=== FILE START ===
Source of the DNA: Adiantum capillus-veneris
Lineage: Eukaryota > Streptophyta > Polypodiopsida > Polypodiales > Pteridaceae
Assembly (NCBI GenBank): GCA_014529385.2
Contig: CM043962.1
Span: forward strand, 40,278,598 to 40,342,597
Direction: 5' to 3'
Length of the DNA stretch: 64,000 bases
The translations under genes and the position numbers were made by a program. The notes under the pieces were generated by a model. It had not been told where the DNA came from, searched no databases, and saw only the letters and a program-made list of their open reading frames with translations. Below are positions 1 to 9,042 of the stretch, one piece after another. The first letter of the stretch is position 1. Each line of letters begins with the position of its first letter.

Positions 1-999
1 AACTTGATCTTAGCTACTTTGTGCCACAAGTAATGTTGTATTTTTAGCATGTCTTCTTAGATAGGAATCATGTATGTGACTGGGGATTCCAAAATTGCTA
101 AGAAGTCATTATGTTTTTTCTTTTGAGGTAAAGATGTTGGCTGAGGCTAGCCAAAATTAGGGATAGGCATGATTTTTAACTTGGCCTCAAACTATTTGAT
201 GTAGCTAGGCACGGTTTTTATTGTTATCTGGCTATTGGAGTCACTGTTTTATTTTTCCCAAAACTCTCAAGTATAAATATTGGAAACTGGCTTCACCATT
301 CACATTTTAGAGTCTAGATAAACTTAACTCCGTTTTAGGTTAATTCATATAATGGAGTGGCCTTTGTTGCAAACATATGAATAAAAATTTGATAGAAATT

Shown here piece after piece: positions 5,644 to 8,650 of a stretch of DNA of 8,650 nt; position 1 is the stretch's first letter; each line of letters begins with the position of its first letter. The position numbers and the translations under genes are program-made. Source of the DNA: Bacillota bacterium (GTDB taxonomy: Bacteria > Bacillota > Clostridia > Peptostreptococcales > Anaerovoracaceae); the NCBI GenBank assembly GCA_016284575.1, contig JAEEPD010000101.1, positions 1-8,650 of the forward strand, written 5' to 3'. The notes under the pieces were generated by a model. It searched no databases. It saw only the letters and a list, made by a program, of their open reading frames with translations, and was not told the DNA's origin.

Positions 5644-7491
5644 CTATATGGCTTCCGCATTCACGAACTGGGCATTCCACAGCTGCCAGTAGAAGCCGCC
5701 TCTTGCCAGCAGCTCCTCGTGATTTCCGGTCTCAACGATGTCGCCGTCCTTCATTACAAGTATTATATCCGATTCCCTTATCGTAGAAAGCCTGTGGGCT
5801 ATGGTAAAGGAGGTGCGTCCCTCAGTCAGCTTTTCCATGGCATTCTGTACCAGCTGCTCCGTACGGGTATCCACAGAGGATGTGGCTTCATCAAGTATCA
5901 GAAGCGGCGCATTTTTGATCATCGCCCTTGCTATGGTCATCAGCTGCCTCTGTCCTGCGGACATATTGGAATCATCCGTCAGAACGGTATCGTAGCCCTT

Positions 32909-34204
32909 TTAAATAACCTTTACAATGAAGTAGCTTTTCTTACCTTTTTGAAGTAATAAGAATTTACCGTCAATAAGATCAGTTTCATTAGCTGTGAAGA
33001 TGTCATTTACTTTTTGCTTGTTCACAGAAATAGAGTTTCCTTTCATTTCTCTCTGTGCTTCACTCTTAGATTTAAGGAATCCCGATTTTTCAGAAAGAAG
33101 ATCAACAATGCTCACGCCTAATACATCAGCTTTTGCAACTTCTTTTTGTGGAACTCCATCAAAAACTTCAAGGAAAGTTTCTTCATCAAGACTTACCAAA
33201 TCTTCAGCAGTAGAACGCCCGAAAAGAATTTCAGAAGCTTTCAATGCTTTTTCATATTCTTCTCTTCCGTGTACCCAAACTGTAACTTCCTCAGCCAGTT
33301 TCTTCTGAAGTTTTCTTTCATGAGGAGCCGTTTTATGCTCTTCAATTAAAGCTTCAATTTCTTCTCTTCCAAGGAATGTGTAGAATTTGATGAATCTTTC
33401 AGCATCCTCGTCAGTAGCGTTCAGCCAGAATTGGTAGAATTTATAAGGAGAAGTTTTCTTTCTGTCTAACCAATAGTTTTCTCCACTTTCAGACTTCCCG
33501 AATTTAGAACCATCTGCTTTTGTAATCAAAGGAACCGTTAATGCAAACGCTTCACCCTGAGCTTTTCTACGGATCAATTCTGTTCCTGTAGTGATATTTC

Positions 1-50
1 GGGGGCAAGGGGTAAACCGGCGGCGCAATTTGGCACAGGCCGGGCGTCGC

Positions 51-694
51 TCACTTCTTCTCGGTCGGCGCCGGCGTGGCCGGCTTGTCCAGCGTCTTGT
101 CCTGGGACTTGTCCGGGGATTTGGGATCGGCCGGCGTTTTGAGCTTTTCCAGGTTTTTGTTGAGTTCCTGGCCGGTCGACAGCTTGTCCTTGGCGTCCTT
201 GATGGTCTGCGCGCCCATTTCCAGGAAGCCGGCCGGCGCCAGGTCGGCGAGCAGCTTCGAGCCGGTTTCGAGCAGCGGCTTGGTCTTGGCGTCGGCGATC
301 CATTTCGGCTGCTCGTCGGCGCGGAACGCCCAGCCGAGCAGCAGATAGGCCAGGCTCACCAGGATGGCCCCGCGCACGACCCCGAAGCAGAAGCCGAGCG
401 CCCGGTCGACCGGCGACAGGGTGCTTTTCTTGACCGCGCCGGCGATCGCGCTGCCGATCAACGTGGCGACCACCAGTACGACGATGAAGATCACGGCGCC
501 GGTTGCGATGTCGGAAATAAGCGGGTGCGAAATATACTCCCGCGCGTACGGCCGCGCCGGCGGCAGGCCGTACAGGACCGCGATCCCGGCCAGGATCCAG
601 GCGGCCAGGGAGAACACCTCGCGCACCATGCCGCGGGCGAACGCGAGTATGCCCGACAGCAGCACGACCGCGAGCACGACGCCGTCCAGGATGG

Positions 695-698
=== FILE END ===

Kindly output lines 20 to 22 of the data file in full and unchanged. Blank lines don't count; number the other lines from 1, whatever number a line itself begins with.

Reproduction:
Positions 32909-34204
32909 TTAAATAACCTTTACAATGAAGTAGCTTTTCTTACCTTTTTGAAGTAATAAGAATTTACCGTCAATAAGATCAGTTTCATTAGCTGTGAAGA
33001 TGTCATTTACTTTTTGCTTGTTCACAGAAATAGAGTTTCCTTTCATTTCTCTCTGTGCTTCACTCTTAGATTTAAGGAATCCCGATTTTTCAGAAAGAAG